With the family reunited in Brooklyn, 9-year-old Gus immediately began working at the restaurant. By then his grandfather had renamed it Tom’s, to honor his son’s World War II heroics in the Philippines, where he had been wounded.

Gus graduated from Brooklyn College with a major in history, a subject he briefly taught at Midwood High School in Brooklyn. It turned out that he preferred to work at Tom’s, and except for serving in the Army as a cook in the early 1960s, he stayed for good.

While his father cooked, Gus chatted with customers and ran the business.

His endless repository of stories included serving Jackie Robinson and his Dodger teammates “frosties,” a heap of homemade ice cream mixed with a thimbleful of milk (available in chocolate, vanilla and strawberry). “In here, Jackie could sit wherever he wanted,” Mr. Vlahavas told The New York Times in 1999, acknowledging the racial discrimination Robinson faced elsewhere.

There were tough times when some storefronts on Washington Avenue were boarded over. In 1990, a former state senator, Vander L. Beatty, who had come to Tom’s the previous day, was shot and killed in his campaign headquarters across the street. But somehow the market for cherry-lime rickeys, homemade pies and extravagantly caloric Belgian waffle sundaes remained.

And Mr. Vlahavas never stopped smiling, kissing babies and giving children 50-cent pieces, which he said was an old Greek custom. He hired a homeless bottle collector as a deliveryman, and it worked out nicely.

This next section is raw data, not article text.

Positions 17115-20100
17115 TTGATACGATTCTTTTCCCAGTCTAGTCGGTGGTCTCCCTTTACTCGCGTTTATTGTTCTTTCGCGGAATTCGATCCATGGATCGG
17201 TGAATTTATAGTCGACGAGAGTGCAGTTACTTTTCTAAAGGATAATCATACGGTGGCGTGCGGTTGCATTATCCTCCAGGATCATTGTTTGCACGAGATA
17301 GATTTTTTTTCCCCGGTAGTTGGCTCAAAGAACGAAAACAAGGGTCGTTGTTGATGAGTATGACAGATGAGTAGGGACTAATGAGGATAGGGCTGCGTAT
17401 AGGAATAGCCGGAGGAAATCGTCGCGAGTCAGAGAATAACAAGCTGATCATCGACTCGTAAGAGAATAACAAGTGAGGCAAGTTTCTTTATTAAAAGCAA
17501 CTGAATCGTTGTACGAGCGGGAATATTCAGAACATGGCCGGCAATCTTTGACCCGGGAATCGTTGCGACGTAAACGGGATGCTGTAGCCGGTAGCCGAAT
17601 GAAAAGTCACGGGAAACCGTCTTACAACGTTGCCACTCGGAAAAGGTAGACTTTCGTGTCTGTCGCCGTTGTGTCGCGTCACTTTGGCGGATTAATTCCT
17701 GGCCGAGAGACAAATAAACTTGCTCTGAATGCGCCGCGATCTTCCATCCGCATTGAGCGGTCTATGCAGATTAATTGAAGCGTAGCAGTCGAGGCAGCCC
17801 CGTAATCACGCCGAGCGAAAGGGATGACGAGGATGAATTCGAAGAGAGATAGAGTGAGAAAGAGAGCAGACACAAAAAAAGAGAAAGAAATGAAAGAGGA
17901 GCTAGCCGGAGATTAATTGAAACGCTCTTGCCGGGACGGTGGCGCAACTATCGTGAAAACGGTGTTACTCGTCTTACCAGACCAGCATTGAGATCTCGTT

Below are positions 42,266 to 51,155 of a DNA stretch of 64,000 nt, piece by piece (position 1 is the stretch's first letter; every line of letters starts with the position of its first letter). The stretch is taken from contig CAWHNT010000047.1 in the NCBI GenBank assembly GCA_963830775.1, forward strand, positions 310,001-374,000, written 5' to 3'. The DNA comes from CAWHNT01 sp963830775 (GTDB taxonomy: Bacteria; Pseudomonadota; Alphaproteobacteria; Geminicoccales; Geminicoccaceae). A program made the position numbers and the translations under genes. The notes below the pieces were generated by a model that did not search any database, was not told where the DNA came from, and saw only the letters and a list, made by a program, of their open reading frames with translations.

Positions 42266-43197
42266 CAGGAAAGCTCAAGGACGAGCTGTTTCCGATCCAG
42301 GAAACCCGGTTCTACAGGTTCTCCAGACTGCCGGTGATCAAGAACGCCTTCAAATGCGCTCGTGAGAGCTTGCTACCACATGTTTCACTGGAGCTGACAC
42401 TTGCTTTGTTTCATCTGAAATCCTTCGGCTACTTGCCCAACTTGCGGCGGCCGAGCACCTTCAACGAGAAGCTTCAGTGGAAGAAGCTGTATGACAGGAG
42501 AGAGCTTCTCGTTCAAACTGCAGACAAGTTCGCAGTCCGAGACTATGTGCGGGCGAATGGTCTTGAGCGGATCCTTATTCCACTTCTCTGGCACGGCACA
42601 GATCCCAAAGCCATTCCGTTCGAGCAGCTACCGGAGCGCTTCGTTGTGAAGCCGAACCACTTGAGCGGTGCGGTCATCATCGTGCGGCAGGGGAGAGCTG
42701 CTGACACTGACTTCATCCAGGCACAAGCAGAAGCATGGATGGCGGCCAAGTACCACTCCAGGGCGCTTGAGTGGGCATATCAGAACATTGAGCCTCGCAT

Mr. Vlahavas’s wife of 50 years, the former Pheoni Rougas, who was known as Nonie and who remembered how everyone took their coffee, survives him. So does his mother, who at 93 still works the cash register and lives over the store. Besides the two women and his daughter, he is also survived by his sons, Thomas and Samuel; his brother, Angelo; and three grandchildren.

Of Mr. Vlahavas’s children, only Beth was interested in running the restaurant, a proposal her father vetoed because he thought it would take her away from her three children, she said. Since 2009, his nephew Jim Kokotas has been in charge. In 2012 he opened a second Tom’s restaurant, on the Coney Island boardwalk.

Mr. Vlahavas, who last lived with his daughter in Smithtown, on Long Island, often

dropped by the Washington Avenue location to spin tales with friends.

He was especially pleased that the children, grandchildren and even a few great-grandchildren of his old-time customers returned to Tom’s. In 1990, he told The Times that he had recently spotted an oddly familiar man pacing in front of the restaurant. He looked like an adult version of a boy who had left the neighborhood more than 30 years ago after his father, a police detective, was killed.

Mr. Vlahavas rushed outside and realized his hunch was on the mark.

“Hello, Tommy Lynch,” he said. Mr. Lynch burst into happy tears.

Originally published by The New York Times